Interview: Guitarist Robby Krieger Discusses The Doors' Albums and Working with Jim Morrison
Robby Krieger sheds light — album by album — on one of rock’s most mysterious bands.
Does it sound better to you now?
Actually, it does sound better with time. But I never thought it sounded bad—I just thought it didn’t sound like us. The Doors were lost. It was Jim and the orchestra.
This was the first album where you had individual songwriting credits.
Right. Jim originally wanted everything to say “written by the Doors” to keep things mysterious. But everybody just took it for granted that he wrote everything. I think he realized that wasn’t fair and wanted to give others credit.
Did he actually write the music on those songs where he alone is credited?
No. He would hear the song in his head. But he didn’t play anything, so he would sing a vocal melody, and we would have to figure out what to do. But a lot of times he just had a poem on paper and I would come up with something. Other times I would come up with a melody, and he’d put words to it.
What about the Soft Parade sessions sticks out in your mind?
The endless mixing sessions. That was a very long, drawn-out album. We spent more money on it than we did on any other album. And Jim was hard to find. All the mixing bored the hell out of him. But I think his drinking problem wasn’t as bad as it was on Waiting for the Sun, because he had started making a film, which kept him busy.
There was one funny thing that happened. This crazy guy appeared and apparently he thought that “The Celebration of the Lizard” [a Morrison poem which appeared on Waiting for the Sun] was written about him. He was yelling, “How did you know that I’m the Lizard King, goddamn it! That’s me. You wrote a song about me!” And he smacked Ray right in the eye because he thought Ray was Jim. Ray had his glasses on and they just crumpled. It was a mess.
Before the poem appeared had you ever heard Jim refer to himself as the Lizard King?
He was always obsessed with lizards—he loved that kind of stuff because he’d seen it on acid a lot. But I don’t know when he came up with “I am the Lizard King.” I think he wished he had never said that. It was just another thing he had to live up to.
During the Soft Parade tour, your Miami concert erupted in pandemonium and was canceled. Later Jim was charged with indecent exposure. What do you remember of the concert?
Well, first of all, Jim did not pull it out. But it was bedlam, just total craziness. The place was oversold, thousands of people swarmed the stage, and it collapsed. I remember Jim just rolling around in the midst of all those people and I was wondering if we would ever get out of there. It was very much like in the movie — they did a real good job on that one.
But you had no sense that the incident was going to turn into such a big thing?
No, hell no! Okay, the concert was fucked up, and we didn’t finish, but nobody was angry, nobody asked for their money back. And the cops were friendly — they sat around drinking beers with us after the show. Nothing happened until a week later, when somebody decided to make a stink about it. Some politician decided to make their career at our expense. Then it fucked everything up. We couldn’t play anywhere for a year. The Hall Managers’ Association basically banned us.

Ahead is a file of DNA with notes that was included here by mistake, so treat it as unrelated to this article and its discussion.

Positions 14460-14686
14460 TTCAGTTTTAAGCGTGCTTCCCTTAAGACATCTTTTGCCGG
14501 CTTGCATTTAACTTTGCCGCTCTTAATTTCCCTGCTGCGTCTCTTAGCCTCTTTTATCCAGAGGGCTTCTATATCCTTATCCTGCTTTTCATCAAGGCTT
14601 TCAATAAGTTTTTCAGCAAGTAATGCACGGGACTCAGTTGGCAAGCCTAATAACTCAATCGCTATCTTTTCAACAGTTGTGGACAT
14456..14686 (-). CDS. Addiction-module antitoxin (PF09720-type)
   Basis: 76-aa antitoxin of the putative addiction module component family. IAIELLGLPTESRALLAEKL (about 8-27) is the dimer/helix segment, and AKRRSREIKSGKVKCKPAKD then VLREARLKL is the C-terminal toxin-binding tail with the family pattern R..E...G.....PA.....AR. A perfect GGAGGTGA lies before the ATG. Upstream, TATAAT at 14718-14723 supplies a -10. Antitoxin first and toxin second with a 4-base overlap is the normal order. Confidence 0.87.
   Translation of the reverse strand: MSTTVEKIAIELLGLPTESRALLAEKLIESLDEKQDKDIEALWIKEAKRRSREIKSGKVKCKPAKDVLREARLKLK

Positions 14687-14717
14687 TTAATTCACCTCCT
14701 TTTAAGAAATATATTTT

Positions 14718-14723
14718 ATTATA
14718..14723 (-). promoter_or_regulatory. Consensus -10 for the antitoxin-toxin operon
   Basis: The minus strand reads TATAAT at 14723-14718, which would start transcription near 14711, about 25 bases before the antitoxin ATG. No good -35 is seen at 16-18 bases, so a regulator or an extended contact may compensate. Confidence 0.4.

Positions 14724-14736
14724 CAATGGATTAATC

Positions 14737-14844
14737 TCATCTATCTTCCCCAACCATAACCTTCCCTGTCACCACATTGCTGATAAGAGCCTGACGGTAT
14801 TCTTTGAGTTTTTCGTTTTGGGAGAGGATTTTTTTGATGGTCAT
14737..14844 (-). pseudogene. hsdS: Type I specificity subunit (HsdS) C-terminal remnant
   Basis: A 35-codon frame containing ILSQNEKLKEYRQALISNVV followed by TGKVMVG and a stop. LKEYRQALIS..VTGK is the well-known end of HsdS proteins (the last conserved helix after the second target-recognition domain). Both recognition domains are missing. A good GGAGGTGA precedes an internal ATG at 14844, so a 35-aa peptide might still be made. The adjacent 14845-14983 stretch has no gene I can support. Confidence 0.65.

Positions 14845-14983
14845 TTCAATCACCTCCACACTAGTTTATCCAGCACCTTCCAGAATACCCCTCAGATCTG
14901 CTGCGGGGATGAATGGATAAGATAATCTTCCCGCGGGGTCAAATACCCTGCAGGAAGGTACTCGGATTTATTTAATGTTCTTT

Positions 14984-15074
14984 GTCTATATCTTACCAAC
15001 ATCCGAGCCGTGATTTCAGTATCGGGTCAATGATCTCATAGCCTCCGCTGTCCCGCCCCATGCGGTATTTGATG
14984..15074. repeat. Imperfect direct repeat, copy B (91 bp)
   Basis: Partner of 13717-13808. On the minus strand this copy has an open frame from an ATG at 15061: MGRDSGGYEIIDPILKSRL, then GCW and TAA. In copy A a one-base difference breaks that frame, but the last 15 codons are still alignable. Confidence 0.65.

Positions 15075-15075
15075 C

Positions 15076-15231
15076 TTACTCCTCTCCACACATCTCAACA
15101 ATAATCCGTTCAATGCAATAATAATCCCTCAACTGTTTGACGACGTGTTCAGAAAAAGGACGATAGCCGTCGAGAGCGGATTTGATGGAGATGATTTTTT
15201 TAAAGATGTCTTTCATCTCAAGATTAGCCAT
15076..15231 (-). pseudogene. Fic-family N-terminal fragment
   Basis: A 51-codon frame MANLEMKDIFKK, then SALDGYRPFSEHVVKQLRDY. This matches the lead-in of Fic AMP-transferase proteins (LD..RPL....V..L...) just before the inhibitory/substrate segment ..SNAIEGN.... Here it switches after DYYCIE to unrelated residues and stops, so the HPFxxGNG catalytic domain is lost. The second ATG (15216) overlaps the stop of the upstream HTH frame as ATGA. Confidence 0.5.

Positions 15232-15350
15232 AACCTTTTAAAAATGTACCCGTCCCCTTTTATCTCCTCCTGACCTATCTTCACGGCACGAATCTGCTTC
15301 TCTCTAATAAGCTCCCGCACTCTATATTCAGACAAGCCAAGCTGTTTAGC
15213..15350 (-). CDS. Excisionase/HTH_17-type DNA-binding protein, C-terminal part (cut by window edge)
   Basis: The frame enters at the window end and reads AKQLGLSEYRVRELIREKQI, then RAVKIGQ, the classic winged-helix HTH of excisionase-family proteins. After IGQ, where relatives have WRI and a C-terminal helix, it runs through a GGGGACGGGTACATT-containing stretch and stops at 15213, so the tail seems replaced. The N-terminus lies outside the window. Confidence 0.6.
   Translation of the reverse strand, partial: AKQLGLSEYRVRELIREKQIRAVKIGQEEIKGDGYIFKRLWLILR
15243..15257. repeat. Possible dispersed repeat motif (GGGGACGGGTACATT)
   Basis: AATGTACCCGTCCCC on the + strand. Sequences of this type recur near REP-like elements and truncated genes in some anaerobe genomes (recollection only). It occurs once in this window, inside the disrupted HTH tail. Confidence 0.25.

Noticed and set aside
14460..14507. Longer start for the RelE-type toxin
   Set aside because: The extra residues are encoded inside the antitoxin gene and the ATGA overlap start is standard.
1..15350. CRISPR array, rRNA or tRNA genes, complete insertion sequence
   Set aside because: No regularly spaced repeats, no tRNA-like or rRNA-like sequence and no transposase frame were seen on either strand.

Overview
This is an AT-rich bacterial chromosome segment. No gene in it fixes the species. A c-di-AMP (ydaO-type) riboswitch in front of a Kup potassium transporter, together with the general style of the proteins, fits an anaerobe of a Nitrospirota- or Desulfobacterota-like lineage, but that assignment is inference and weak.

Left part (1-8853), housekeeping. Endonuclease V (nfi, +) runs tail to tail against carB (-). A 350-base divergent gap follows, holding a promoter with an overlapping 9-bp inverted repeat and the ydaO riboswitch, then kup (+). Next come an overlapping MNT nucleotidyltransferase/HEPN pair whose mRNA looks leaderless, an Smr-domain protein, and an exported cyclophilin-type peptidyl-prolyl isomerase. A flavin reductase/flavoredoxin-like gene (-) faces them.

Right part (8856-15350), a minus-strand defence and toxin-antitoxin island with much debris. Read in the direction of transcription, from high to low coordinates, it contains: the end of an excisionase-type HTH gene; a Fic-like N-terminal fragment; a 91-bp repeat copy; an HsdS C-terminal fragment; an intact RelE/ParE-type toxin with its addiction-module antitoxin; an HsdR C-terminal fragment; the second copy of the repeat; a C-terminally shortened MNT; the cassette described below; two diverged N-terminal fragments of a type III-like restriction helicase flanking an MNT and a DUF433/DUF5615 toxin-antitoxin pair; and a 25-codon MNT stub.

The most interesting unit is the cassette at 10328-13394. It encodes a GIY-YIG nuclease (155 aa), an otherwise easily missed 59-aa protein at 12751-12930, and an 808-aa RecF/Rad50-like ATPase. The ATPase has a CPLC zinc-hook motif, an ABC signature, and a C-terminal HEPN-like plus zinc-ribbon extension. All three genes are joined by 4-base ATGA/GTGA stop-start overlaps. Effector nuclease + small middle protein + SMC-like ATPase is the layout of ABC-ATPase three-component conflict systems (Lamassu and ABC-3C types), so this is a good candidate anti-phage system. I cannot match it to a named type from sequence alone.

Did Jim feel very persecuted?
I’m sure he did. But he wasn’t surprised. He knew he was pushing authority as far as it could go. We really did have the sense that we had pushed the system to the edge and finally they were pushing back.
Released March 1970
“Roadhouse Blues” and a couple of other songs on Morrison Hotel hinted at the changes to come on L.A. Woman—heading in a bluesier, more bare-bones direction.
I think it was a reaction to the overproduction of The Soft Parade. We wanted to get back to basics. “Roadhouse Blues” is one of my personal favorites. I was always proud of that song because, as simple as it is, it’s not just another blues. That one little lick makes it a song, and I think that sums up the genius of the Doors. I think that song stands up really well as an example of what made us a great band. And the session was really cool — one of my fondest memories of the band. We cut the tune live, with John Sebastian playing harp and Lonnie Mack playing bass—he came up with that fantastic bass line.
How did Mack end up on there?
He just happened to be hanging around. I think he had a contract with Elektra and wasn’t recording so they gave him a job at the studio. We just said, “Hey, why don’t you play bass?”
You co-wrote “Peace Frog” with Jim.
Yes. I had written the music, we rehearsed it up, and it was really happening, but we didn’t have any lyrics and Jim wasn’t around. We just said, “Fuck it, let’s record it. He’ll come up with something.” And he did. He took out his poetry book and found a poem that fit. But it always seemed kind of forced to me, to tell you the truth.
The legend has Ray and Jim being very tight, but you’re the one who wrote with him a lot.
In the very early days Ray was very close with Jim; Jim actually lived with Ray and his wife. He was almost like their son, and he was great for a while—he wasn’t drinking or anything. The problem was that Ray became a father figure, so Jim rebelled. He fucked their house up—trashed it on more than one occasion — and took advantage of them in many ways. Then I joined the band and sort of latched on to Jim, and we hung out a lot.
Ray worked up all the early songs with Jim — everything on the first album. Then I wrote a lot with Jim — before I started really writing on my own—and those songs went mostly on the second and third albums.
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